A new kind of nationalisation

October 20, 2009

I’m collecting oddities and ironies from the financial crisis, and yesterday I came across another great one.  Citibank is in trouble in Mexico.  Not because Mexico has been taken down by the financial crisis – Citibank’s operations in Mexico are in fact generating 15% of the bank’s global profits – but because the Mexican Supreme Court is likely to rule that Citibank’s ownership of Banamex  is illegal. Why, you might ask? Because Citibank is partially owned by the US government, and the Mexican constitution does not allow foreign governments to own Mexican banks.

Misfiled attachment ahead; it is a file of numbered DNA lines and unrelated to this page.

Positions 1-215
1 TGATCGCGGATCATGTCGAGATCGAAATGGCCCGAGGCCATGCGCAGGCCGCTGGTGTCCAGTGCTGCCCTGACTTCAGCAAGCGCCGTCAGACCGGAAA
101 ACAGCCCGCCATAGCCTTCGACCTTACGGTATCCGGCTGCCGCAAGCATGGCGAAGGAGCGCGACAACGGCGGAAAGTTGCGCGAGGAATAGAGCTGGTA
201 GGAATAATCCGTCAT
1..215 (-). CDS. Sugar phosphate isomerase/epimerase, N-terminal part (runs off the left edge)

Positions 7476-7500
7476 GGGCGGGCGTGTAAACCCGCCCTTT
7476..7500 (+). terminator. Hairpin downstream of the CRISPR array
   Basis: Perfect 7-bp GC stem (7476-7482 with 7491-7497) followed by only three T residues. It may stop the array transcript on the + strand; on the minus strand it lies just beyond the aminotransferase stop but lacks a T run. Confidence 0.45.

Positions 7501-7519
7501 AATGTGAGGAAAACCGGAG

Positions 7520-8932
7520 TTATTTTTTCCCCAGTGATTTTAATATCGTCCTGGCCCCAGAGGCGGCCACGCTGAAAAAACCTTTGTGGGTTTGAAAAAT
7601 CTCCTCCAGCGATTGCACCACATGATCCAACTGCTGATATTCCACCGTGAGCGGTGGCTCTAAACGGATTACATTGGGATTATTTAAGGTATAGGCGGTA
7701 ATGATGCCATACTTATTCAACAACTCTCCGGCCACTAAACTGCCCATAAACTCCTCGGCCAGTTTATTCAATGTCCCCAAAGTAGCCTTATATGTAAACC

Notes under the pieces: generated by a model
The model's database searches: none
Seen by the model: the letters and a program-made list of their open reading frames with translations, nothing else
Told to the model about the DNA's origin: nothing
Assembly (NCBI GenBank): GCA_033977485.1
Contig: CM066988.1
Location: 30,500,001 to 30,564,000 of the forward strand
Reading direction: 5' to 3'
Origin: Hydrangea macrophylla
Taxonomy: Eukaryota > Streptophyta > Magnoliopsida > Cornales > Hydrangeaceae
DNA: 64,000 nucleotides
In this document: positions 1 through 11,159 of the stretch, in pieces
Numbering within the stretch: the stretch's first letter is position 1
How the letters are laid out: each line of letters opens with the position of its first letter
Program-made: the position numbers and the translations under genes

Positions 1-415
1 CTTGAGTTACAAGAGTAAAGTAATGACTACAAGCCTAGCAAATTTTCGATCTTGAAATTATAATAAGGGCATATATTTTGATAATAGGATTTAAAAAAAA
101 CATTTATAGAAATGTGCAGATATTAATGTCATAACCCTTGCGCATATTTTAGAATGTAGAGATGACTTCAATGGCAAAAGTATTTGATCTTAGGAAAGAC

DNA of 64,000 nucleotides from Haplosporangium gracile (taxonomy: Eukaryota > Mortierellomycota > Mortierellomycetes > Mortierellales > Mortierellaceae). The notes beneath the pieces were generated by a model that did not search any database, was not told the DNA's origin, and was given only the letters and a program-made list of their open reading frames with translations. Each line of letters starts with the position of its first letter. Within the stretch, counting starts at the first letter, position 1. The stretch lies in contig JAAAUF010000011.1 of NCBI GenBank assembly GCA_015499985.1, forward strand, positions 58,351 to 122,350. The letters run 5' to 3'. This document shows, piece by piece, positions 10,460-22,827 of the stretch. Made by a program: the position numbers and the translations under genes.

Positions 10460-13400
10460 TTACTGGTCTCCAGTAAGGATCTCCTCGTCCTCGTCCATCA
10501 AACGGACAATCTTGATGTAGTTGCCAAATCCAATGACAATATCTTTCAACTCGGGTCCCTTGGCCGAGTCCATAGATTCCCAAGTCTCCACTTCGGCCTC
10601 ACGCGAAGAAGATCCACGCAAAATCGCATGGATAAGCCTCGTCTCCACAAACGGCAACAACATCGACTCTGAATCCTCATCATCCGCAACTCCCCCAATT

The history of Mexican financial institutions in the 20th century swung back and forth between government and private ownership, landing firmly on the side of private ownership by the 1990s as Mexico prepared for further integration with the US and Canadian economies via NAFTA. Banamex, Mexico’s largest bank, has been at the centre of debates about money and politics in Mexico since the Revolution, when Pancho Villa took it over to prevent it acting as the Central Bank to dictator Porfirio Diaz. It was privatised, nationalised, privatised again and then recapitalised by the government in the wake of the 1995 Tequilla Crisis. In 2001, Citibank purchased it. Now, less than a decade later, Banamex has been renationalised by the back door by the big neighbours to the north. The same neighbours which advocated for privatisation so vociferously in the 1990s? The ones whose economic model the Mexicans were imitating when they re-established private financial companies? Yes, those same ones.


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